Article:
The cast and crew behind big-budget Jack the Giant Slayer had plenty to celebrate at the film's premiere on Tuesday at the TCL Chinese Theater in Hollywood. The film, helmed by Bryan Singer, was shot back in 2011 with an initial release date of June 2012, but was pushed back nine months in order to fine-tune the film’s special effects.
Now, the reimagining of the classic fairy tale is finally making its way to theaters on March 1.
At the premiere, Singer told The Hollywood Reporter that he needed the extra time to get the special effects right.
"The movie was never going to be ready by that time," he said. "It’s a very complex process. Unlike the X-Men pictures I had done in the past, the visual effects involved in creating fully rendered CG characters is very complex, especially when they are of giant proportions. There’s size. There’s weight. There’s all of these different variables and a lot of the environments are created in the computers so you just have got to make them look right."
The Warner Bros. film, which is one of the first big-budget event pics of 2013, cost a reported $300 million to make and market, due in part to the advanced computer graphic and motion capture technologies that were used to create the film’s 50-foot tall giants and spectacular settings.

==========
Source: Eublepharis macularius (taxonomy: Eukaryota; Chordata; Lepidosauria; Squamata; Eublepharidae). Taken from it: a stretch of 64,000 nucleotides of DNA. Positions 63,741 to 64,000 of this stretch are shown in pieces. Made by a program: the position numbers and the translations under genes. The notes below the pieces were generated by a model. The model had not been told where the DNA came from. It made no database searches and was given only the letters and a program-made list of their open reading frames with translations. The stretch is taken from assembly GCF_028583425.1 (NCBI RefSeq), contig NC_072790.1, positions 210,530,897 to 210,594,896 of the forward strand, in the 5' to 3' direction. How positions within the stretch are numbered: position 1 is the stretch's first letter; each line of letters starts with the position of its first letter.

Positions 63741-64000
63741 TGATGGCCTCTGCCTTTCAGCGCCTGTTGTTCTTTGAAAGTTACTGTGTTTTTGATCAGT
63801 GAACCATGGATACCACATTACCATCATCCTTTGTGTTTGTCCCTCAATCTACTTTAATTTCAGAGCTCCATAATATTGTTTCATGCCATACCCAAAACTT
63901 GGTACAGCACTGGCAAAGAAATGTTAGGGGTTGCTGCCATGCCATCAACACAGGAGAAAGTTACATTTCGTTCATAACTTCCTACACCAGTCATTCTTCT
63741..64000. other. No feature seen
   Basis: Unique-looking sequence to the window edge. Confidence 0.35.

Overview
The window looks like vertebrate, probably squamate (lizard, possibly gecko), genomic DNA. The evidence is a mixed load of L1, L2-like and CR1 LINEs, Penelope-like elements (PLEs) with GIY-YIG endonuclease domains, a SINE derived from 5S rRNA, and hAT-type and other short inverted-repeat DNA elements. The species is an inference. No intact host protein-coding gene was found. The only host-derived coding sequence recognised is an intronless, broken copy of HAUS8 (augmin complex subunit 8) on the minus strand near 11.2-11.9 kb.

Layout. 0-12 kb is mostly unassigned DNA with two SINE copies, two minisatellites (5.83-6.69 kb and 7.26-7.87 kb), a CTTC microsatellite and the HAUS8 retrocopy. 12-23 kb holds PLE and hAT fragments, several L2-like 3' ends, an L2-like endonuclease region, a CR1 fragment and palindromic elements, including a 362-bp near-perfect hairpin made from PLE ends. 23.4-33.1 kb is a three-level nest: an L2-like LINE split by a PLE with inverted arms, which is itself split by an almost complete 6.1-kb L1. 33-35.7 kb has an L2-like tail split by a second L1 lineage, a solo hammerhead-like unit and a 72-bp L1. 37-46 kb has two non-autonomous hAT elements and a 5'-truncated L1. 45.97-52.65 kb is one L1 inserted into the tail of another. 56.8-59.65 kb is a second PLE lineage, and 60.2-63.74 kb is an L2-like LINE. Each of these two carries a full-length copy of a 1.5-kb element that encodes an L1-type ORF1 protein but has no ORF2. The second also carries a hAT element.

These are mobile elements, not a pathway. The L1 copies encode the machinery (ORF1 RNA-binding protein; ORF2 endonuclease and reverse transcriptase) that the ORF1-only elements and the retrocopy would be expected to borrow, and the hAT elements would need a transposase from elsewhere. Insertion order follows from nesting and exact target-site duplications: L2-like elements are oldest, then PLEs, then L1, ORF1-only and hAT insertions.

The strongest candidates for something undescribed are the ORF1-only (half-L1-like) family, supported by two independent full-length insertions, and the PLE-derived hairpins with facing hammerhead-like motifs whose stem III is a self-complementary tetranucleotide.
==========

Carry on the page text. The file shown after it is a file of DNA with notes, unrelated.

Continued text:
Singer, who helmed the original X-Men movie, acknowledged the difficulties his actors faced in having digitally rendered characters comprise nearly half of the film's cast. "Unfortunately, they have to work with dolls and wire frame things, and they don't have sets to occupy," he told THR.
For the film, Singer reunited with one of his X-Men: First Class stars, Nicholas Hoult, who plays the tittle role of Jack, an orphan who restarts an ancient war between humans and giants. Hoult says he didn't mind performing with his enormous, imaginary co-stars. “A lot of it was the same, but it was just [acting] with things that weren’t there," he says.
Stanley Tucci, who plays the film’s villain, was a little more blunt with his experience dealing with the motion-capture technology. "It’s not a lot of fun and anyone who says ‘Oh that’s really fun’ they just aren’t telling you the truth," he says. "But the result is something extraordinary.”
Eleanor Tomlinson who plays Isabelle, the autonomous princess who longs for adventure, agrees with Tucci, saying the technology “was a real challenge."
The actress, who went through seven rounds of auditions before landing the part, added, "But Bryan was very helpful. You just have to trust your director with that kind of stuff.”
Jack the Giant Slayer opens in theaters on March 1.